A Criminal Defence Lawyer’s Insights Into Burglary

Our criminal defence lawyers have years of experience, knowledge, and skill to offer you sound legal guidance if you have been accused of burglary or if you believe that you have a valid defence. Victims of burglary, of course, also have legal recourse.

Section 76 of the Crimes Act 1958 states that it is an offence to enter into a building as a trespasser intending to steal, seriously assault someone or seriously damage property.

The maximum sanction for this crime in Victoria is ten years imprisonment.

Burglary in Victoria

The Victorian legislation definition of burglary differs from other states. In some jurisdictions, a person commits burglary if they access a building unlawfully, intending to commit any chargeable crime.

In Victoria, burglary calls for a person to have had the intention of committing any of the following offences:

  • Stealing;
  • Assault sanctionable by imprisonment of five years or more;
  • Property damage is sanctionable by imprisonment of five years or more.

It is essential to get legal advice as soon as possible to be aware of your rights, and that proper procedure is always followed.

Elements To Be Proven

To secure a guilty conviction for burglary, the prosecution has to prove all of the elements mentioned below beyond a reasonable doubt:

  • The accused accessed a building or part thereof;
  • The accused was trespassing;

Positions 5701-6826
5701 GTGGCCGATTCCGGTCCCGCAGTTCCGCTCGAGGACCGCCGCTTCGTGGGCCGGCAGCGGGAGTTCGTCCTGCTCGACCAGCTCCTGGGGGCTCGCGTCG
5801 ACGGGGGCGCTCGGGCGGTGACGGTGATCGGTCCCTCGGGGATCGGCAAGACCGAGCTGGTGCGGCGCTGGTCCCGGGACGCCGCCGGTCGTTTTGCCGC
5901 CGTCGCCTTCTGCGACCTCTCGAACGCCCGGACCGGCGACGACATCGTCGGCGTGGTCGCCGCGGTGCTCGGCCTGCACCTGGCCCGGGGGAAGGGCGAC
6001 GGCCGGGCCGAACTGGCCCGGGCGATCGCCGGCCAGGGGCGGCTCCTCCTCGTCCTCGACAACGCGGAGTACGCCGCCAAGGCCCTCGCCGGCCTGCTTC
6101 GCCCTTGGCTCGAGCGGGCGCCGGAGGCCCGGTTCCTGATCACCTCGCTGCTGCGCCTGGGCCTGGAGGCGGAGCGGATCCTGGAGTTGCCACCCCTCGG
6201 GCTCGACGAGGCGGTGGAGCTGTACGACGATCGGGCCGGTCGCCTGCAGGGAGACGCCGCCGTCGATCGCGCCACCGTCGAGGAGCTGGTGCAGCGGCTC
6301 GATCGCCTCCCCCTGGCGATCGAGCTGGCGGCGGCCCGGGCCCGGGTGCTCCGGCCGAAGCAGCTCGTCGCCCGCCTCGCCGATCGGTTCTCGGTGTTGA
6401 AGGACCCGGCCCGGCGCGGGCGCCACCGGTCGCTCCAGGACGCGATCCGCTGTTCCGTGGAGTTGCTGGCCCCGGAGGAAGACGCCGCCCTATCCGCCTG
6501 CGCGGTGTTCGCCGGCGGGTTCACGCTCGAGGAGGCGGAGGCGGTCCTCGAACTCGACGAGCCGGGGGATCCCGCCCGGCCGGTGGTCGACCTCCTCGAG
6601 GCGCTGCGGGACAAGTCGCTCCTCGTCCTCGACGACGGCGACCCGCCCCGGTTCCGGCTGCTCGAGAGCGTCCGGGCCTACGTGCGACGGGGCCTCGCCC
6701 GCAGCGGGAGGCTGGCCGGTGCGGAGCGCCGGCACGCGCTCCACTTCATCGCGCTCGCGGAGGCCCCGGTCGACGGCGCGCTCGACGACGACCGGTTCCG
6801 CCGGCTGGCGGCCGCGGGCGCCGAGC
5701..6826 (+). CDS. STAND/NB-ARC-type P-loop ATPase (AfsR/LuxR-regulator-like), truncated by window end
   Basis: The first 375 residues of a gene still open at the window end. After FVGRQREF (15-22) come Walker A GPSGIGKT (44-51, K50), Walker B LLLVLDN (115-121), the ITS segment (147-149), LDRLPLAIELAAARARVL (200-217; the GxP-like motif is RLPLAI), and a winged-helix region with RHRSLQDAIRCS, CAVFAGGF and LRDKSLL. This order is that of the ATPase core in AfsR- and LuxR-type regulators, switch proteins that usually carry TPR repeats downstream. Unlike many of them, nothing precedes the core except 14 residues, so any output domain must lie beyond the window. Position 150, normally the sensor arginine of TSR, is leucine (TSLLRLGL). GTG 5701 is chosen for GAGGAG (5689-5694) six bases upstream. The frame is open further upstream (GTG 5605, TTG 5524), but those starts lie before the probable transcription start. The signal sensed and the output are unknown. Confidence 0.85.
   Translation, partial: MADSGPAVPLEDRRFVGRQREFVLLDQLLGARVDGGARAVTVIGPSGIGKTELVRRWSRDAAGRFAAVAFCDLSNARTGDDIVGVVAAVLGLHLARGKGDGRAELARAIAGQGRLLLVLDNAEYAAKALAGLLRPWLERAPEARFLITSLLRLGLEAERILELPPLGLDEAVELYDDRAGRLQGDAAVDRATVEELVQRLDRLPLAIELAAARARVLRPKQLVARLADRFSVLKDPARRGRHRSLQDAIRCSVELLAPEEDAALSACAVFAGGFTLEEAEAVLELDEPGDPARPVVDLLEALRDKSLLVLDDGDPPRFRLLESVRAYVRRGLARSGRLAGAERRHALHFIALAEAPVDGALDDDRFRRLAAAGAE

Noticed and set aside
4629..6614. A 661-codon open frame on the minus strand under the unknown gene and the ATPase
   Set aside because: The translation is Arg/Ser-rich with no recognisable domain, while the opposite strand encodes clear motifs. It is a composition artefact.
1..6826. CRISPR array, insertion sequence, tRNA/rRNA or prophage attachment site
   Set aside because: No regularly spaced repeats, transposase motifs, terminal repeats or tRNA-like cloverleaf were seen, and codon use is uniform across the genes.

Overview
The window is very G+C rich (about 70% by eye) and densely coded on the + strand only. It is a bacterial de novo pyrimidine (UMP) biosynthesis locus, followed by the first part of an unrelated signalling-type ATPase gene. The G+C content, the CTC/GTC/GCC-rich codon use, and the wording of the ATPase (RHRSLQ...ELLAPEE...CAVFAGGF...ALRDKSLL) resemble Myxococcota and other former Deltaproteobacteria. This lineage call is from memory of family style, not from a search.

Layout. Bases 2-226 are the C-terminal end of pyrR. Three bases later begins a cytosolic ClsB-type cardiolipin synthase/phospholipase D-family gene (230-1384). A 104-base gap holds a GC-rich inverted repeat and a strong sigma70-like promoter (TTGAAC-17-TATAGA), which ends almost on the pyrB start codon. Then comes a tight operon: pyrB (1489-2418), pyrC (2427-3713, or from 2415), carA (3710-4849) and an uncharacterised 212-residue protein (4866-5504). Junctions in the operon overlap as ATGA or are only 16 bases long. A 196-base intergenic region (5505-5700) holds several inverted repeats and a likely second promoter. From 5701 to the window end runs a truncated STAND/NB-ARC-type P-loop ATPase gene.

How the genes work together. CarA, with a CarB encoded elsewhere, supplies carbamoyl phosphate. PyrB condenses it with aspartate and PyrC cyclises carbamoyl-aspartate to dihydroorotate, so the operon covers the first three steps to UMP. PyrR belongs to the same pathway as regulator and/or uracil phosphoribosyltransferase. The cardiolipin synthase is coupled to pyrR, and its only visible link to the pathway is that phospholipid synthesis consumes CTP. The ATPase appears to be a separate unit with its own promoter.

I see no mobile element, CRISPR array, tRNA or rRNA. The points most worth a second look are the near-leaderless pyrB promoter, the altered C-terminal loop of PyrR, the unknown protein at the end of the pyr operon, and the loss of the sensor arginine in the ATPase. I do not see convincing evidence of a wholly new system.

• When entering the building, they wanted to steal, assault or damage property.

With aggravated burglary, the following additional elements must also be satisfied:

  • The accused carried a firearm, fake firearm, dangerous weapon, explosive or fake explosive; or
  • When entering the building, the accused knew or should have known that another person was in the building.

Your lawyer can advise you of any valid defences or mitigating circumstances that might apply.

Valid Defences

If you have been charged with burglary or aggravated burglary, you might have a legal defence to that charge.

Lack of Intent

There cannot be a guilty burglary conviction without the intention to commit an indictable offence. If no chargeable offence occurred and the prosecution fails to prove that the accused intended to commit a crime, the accused will not be found guilty.

Not a Trespasser

A person can't be found guilty of burglary if they did not access the building as a trespasser. If the accused legally entered the building, they are not guilty of burglary.

Other Defences

There are a host of factual defences that an accused can rely upon. These include mistaken identity, having an alibi or proving that they didn’t enter the building.


If the accused is charged with burglary or aggravated burglary and the alleged stolen property is worth under  $100,000, the matter will be heard in the Magistrates Court.

If the stolen property is valued above $100,000, or if there are aggravating circumstances, the matter will proceed to the County Court or Supreme Court of Victoria.


It’s important to remember that everyone has rights, both the accused and the victim. The law has been drafted to protect those rights. For qualified legal expertise, contact us so that you can know that the case goes ahead with the best possible prospects.



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